I’ve set myself up with a small hide which overlooks a quiet stretch of private river. From the riverbank I’ve positioned a perch which the kingfishers now use on a daily basis. Every morning they sit on the perch watching for movement in the water, when they see a fish they dive straight down into the water and often bring a stickleback or other small fish back up. They have an interesting method of killing the fish they catch, they hit the fish against the perch to stun the fish and then swallow it whole. I’ve recorded footage of the kingfisher in action, you can watch it at the following link.
Every time I see these birds they take my breath away, they are such amazing colours and it’s a great experience to sit just a couple of metres away from them and to observe them in their natural habitat.
This year a couple of kingfishers have already paired up and are sharing the stretch of riverbank where I photograph. They will be very busy over the forthcoming months rearing their young. Kingfishers nest in a burrow of up to 1 metre in length which they excavate with their beak. At the end of this tunnel is a cavity which they will lay their eggs and raise the young on a bed of fish bones and pellets. Typically, between five and seven eggs are laid which both the male and female take a role in incubating. The eggs will hatch after around three weeks and the young will stay in the nest for another 3 – 4 weeks. When they are large enough they will come to the burrow entrance to be fed by the parents. Due to the sensitive nature of these birds I have positioned my hide around half a kilometre away to avoid any disturbance. Once inside my hide they are not even aware of my presence and will often sit for anywhere up to 15 minutes watching the world go by.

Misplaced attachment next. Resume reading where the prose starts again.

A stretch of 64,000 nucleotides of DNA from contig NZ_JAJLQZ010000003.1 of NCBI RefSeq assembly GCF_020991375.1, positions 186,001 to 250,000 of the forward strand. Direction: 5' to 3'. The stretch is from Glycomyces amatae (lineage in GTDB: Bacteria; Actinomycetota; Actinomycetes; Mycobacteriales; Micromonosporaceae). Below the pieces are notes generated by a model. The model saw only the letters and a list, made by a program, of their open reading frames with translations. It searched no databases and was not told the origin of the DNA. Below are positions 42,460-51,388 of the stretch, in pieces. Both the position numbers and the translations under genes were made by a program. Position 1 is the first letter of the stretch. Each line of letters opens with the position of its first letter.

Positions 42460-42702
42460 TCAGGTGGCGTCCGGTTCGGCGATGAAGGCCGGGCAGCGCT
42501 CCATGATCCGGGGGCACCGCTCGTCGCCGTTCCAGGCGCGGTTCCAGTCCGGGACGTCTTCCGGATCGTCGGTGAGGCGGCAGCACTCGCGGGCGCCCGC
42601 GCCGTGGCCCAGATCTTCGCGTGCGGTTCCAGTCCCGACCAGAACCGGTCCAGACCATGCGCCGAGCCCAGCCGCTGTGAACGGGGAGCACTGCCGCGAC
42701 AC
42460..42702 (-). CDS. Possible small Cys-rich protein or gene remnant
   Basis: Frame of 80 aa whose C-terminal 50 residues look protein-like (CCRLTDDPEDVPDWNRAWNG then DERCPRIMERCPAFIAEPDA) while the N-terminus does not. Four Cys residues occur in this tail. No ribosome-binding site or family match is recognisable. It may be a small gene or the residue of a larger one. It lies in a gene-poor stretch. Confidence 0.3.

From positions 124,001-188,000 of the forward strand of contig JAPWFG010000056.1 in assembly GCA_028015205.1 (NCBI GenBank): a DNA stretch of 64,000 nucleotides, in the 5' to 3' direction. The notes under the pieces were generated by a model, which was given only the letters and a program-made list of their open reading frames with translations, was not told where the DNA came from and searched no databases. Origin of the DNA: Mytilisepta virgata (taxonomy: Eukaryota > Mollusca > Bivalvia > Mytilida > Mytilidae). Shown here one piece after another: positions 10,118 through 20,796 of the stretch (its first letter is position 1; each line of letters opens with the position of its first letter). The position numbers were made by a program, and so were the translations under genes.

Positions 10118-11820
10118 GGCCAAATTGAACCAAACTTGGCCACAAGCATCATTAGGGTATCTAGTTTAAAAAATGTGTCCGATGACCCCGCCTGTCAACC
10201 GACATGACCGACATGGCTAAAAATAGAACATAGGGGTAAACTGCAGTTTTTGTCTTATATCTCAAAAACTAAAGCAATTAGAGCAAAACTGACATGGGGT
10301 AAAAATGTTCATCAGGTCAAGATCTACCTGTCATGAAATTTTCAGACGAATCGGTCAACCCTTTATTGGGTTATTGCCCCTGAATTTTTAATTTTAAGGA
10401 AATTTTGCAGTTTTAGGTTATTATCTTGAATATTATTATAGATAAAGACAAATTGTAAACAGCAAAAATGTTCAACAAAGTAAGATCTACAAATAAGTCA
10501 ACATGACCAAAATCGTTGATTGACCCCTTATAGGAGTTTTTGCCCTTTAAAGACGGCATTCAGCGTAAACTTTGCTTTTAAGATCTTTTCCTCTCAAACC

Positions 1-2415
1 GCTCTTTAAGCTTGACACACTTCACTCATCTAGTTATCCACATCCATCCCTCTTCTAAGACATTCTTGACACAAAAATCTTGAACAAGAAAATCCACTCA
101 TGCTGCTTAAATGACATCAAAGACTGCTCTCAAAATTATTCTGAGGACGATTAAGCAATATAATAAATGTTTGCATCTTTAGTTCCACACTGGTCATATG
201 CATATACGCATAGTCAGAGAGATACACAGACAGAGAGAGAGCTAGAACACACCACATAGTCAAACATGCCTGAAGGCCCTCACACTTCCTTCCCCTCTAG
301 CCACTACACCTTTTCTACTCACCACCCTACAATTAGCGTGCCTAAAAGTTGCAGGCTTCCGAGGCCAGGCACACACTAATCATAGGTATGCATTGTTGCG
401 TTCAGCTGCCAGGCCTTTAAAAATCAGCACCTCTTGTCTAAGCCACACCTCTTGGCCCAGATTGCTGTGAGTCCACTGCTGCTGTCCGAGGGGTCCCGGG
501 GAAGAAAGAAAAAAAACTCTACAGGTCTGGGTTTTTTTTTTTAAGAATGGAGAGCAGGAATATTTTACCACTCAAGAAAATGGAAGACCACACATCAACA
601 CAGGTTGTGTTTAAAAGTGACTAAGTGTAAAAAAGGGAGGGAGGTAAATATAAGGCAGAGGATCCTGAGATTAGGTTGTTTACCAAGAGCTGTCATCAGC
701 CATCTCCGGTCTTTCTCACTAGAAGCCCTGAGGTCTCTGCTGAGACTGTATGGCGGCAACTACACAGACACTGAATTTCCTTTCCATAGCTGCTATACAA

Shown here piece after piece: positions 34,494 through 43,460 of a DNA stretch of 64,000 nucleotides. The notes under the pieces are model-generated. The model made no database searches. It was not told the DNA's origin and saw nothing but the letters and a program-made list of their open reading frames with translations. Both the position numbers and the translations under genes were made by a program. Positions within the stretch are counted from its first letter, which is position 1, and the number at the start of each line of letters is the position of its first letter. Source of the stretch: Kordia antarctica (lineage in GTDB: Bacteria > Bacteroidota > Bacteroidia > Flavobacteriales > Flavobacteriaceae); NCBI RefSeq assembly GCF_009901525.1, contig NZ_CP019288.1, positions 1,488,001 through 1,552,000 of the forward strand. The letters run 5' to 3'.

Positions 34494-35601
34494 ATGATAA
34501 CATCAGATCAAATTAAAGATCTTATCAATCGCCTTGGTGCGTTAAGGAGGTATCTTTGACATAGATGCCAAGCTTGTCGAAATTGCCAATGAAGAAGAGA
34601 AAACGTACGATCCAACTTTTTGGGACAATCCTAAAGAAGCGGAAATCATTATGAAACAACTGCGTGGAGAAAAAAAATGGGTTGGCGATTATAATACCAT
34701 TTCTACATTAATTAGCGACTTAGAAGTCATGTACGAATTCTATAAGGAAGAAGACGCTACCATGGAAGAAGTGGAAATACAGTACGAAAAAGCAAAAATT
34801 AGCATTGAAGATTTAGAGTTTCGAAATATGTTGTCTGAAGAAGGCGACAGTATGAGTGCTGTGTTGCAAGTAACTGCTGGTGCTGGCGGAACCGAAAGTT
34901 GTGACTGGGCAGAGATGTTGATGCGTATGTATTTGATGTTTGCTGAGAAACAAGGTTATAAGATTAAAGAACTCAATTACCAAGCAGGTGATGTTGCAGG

As the year goes on I’ll keep adding more photographs of these stunning birds, I have set up a limited number of kingfisher photography workshops which are selling out quickly. For more information please visit here.